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Foreign-born African immigrants (FBAI) have a high rate of severe hypertension (HTN) and psychosocial-cultural factors have underlying roles in this, as in other chronic diseases. Literature lacks studies on FBAI women living with HTN. This study explored the HTN experience of FBAI women in the Washington Metropolitan area. This qualitative phenomenological study, was guided by a theoretical framework that included the Health Belief Model, Patient Centered Access to Health Care and the Transactional Model of Stress and Coping. Highly educated health care professional of 15 women participated in in-depth interviews. Thematic analysis was used for data analysis. Key findings included (a) most had a family history of HTN and believed HTN is deadly but reported going into denial after their initial diagnosis; (b) many did not practice lifestyle modifications and did not consider it a priority to take their medications as prescribed by their clinicians; (c) many preferred their ethnic foods to American food; (d) many used herbs from West Africa, though some were concerned about long-term side effects; (e) many had medical insurance and easy access to HTN services, but reported that clinicians did not listen to their concerns or provide culturally appropriate guidance; and (f) some recommended that HTN treatment services for FBAI should be designed better to address cultural patterns of communication, diet and exercise. The results of this study may contribute to social change by offering more culturally sensitive HTN services that would likely increase treatment compliance among FBAI women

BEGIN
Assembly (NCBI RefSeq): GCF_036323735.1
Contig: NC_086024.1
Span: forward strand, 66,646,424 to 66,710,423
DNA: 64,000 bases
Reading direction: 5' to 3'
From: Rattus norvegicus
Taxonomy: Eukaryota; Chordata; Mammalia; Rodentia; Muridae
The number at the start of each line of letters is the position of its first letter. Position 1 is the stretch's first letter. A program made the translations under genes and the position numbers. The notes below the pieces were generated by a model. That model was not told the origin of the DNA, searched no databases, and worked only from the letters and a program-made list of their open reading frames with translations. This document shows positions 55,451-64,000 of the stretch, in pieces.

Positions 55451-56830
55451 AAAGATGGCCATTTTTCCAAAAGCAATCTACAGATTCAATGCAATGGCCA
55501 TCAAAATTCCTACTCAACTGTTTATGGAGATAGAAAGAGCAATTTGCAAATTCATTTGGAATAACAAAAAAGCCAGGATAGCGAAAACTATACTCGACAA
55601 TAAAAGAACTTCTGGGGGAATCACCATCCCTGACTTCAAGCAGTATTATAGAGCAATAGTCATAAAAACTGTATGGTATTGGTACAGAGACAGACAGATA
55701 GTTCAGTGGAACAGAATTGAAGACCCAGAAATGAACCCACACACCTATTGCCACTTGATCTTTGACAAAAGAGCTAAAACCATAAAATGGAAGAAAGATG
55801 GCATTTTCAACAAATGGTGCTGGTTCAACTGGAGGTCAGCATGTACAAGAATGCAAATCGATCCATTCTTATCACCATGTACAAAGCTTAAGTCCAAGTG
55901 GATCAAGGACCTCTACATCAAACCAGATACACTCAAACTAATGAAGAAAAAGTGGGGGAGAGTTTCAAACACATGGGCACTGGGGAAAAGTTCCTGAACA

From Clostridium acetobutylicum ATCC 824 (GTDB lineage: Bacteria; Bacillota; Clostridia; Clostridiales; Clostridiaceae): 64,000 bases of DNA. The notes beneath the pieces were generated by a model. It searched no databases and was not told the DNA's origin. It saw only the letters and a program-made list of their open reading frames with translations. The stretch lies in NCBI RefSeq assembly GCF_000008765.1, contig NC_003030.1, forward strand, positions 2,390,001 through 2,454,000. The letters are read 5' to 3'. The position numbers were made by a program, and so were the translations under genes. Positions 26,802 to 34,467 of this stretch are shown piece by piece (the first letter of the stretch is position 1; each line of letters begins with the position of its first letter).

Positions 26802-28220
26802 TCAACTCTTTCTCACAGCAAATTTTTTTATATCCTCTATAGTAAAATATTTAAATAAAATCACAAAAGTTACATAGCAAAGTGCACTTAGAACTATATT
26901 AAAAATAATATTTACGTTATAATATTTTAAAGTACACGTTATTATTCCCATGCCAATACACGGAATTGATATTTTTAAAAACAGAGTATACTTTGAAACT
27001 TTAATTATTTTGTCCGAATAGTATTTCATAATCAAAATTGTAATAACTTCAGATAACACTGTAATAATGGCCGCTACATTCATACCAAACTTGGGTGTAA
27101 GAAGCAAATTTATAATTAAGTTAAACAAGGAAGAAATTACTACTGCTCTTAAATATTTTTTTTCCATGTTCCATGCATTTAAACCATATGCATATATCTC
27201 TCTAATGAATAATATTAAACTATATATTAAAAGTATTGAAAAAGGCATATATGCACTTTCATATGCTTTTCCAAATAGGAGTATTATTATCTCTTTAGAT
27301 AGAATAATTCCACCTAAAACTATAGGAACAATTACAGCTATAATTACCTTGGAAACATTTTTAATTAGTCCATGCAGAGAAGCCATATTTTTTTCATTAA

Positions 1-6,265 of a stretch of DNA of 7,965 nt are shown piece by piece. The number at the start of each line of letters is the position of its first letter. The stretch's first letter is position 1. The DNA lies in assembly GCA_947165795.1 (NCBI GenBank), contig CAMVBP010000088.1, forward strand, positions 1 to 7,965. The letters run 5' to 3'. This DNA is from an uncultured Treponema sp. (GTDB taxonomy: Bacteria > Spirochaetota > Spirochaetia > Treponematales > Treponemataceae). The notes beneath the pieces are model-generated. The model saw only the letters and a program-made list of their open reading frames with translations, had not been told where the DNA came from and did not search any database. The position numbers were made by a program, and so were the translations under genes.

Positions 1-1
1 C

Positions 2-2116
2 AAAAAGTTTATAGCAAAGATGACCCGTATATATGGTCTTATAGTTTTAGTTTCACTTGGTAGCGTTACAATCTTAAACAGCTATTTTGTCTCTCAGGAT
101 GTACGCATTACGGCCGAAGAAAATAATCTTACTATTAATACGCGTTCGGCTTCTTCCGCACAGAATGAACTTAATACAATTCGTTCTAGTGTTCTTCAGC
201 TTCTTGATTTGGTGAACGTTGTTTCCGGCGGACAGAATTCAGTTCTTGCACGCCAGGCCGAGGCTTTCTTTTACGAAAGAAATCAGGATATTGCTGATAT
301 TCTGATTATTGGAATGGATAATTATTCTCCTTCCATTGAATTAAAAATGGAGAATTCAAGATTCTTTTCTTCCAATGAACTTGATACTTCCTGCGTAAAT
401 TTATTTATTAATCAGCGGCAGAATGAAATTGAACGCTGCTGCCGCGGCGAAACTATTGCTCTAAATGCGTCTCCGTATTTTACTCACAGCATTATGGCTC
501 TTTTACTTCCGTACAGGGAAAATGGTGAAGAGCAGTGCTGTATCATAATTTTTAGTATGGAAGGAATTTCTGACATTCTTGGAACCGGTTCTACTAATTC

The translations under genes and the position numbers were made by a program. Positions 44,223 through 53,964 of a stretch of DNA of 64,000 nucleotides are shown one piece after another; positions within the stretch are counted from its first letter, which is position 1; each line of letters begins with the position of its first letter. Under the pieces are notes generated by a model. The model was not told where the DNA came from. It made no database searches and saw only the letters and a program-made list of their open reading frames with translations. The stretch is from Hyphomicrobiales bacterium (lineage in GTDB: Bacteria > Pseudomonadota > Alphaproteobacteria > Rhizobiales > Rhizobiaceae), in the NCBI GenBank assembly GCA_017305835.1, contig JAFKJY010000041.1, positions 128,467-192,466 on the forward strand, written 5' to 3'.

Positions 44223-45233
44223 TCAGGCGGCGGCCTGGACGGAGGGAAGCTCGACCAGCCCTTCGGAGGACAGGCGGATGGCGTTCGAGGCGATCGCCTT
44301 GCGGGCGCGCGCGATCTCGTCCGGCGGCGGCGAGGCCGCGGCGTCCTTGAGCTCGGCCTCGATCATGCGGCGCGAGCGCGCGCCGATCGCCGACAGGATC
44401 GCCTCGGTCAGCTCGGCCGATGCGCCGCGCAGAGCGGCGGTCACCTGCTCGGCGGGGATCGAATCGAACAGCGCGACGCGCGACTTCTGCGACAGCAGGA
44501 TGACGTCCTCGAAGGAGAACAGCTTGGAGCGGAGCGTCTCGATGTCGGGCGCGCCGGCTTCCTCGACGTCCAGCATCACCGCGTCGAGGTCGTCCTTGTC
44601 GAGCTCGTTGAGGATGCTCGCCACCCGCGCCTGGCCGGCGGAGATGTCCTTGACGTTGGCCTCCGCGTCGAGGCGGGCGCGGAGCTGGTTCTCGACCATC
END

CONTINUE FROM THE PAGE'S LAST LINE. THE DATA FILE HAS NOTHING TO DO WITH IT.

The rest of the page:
Ude, Assumpta Onyinye, "Hypertension Experience of Foreign-born West African Immigrant Women in the United States" (2019). Walden Dissertations and Doctoral Studies. 6287.